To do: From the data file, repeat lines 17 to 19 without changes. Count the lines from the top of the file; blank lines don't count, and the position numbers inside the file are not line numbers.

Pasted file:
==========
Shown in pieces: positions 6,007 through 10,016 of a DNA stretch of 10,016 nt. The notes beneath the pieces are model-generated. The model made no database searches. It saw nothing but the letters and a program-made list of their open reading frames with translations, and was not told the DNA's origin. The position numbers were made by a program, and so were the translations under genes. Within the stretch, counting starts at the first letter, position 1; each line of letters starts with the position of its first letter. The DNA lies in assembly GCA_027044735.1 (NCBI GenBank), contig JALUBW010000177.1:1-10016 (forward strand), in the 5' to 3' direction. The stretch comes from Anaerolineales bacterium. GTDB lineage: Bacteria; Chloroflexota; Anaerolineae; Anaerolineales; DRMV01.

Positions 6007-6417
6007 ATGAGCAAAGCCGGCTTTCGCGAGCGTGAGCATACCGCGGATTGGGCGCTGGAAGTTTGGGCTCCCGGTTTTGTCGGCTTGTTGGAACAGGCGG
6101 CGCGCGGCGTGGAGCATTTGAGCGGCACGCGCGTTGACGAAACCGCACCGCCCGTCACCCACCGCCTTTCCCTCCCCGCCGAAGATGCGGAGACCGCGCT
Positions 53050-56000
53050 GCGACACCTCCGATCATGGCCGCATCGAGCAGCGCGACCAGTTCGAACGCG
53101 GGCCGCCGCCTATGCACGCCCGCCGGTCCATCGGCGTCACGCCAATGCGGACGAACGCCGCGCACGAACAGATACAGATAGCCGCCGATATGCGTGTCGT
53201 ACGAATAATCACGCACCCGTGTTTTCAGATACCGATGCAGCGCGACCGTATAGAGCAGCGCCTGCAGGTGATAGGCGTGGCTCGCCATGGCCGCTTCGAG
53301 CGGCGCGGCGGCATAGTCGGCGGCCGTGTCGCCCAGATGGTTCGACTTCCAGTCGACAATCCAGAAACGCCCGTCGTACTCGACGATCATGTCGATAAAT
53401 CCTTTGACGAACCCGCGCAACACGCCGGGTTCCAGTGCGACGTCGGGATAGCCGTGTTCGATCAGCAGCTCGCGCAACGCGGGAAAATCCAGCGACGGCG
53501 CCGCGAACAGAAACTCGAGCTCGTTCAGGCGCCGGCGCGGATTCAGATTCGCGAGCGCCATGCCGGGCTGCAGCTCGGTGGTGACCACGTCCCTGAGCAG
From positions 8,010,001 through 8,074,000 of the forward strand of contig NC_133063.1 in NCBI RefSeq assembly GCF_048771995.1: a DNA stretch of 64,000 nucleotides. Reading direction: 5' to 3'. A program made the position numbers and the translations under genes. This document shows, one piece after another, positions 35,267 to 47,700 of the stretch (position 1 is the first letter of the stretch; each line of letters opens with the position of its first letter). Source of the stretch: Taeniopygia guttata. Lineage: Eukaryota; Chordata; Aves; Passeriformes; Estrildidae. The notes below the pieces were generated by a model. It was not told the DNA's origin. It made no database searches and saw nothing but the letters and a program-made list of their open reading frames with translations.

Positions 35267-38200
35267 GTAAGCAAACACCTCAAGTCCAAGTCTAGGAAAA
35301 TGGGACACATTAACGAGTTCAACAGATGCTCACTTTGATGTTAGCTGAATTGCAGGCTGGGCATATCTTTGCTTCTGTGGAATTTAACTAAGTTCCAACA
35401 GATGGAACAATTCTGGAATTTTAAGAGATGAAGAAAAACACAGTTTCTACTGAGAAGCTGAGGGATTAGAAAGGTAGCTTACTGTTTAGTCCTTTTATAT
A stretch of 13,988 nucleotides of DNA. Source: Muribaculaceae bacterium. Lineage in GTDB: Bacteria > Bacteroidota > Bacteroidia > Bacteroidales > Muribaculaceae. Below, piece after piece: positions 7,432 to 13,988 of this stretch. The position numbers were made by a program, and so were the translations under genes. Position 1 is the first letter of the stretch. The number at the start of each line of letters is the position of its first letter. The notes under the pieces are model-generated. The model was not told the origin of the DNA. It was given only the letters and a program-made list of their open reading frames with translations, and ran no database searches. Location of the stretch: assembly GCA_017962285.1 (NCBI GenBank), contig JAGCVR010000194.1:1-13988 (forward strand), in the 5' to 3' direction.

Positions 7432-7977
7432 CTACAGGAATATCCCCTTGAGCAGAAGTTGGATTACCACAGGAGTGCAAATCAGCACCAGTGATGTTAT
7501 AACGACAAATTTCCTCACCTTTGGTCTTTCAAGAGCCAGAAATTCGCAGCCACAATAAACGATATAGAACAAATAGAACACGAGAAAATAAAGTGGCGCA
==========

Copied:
A stretch of 13,988 nucleotides of DNA. Source: Muribaculaceae bacterium. Lineage in GTDB: Bacteria > Bacteroidota > Bacteroidia > Bacteroidales > Muribaculaceae. Below, piece after piece: positions 7,432 to 13,988 of this stretch. The position numbers were made by a program, and so were the translations under genes. Position 1 is the first letter of the stretch. The number at the start of each line of letters is the position of its first letter. The notes under the pieces are model-generated. The model was not told the origin of the DNA. It was given only the letters and a program-made list of their open reading frames with translations, and ran no database searches. Location of the stretch: assembly GCA_017962285.1 (NCBI GenBank), contig JAGCVR010000194.1:1-13988 (forward strand), in the 5' to 3' direction.

Positions 7432-7977
7432 CTACAGGAATATCCCCTTGAGCAGAAGTTGGATTACCACAGGAGTGCAAATCAGCACCAGTGATGTTAT